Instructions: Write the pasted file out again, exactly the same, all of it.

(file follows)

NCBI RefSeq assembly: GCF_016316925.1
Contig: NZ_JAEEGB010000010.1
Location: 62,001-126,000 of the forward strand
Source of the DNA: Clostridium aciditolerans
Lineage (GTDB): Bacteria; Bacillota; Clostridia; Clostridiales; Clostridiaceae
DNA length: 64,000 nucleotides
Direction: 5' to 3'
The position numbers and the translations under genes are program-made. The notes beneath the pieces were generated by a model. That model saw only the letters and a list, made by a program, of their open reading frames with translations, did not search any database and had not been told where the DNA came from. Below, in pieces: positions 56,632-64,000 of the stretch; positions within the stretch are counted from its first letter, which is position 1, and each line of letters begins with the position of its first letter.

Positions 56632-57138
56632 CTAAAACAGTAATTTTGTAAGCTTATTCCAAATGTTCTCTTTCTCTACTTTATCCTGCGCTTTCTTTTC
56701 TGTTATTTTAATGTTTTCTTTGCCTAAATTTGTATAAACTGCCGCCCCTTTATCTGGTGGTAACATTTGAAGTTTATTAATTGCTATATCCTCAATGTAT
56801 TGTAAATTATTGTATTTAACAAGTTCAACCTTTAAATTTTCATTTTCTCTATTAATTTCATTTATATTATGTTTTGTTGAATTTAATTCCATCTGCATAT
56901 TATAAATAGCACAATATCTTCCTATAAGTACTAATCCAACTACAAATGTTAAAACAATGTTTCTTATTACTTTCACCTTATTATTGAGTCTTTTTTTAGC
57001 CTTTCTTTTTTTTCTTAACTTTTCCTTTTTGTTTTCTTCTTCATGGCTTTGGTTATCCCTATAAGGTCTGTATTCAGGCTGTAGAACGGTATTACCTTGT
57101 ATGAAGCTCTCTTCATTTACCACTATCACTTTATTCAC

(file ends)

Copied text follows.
NCBI RefSeq assembly: GCF_016316925.1
Contig: NZ_JAEEGB010000010.1
Location: 62,001-126,000 of the forward strand
Source of the DNA: Clostridium aciditolerans
Lineage (GTDB): Bacteria; Bacillota; Clostridia; Clostridiales; Clostridiaceae
DNA length: 64,000 nucleotides
Direction: 5' to 3'
The position numbers and the translations under genes are program-made. The notes beneath the pieces were generated by a model. That model saw only the letters and a list, made by a program, of their open reading frames with translations, did not search any database and had not been told where the DNA came from. Below, in pieces: positions 56,632-64,000 of the stretch; positions within the stretch are counted from its first letter, which is position 1, and each line of letters begins with the position of its first letter.

Positions 56632-57138
56632 CTAAAACAGTAATTTTGTAAGCTTATTCCAAATGTTCTCTTTCTCTACTTTATCCTGCGCTTTCTTTTC
56701 TGTTATTTTAATGTTTTCTTTGCCTAAATTTGTATAAACTGCCGCCCCTTTATCTGGTGGTAACATTTGAAGTTTATTAATTGCTATATCCTCAATGTAT
56801 TGTAAATTATTGTATTTAACAAGTTCAACCTTTAAATTTTCATTTTCTCTATTAATTTCATTTATATTATGTTTTGTTGAATTTAATTCCATCTGCATAT
56901 TATAAATAGCACAATATCTTCCTATAAGTACTAATCCAACTACAAATGTTAAAACAATGTTTCTTATTACTTTCACCTTATTATTGAGTCTTTTTTTAGC
57001 CTTTCTTTTTTTTCTTAACTTTTCCTTTTTGTTTTCTTCTTCATGGCTTTGGTTATCCCTATAAGGTCTGTATTCAGGCTGTAGAACGGTATTACCTTGT
57101 ATGAAGCTCTCTTCATTTACCACTATCACTTTATTCAC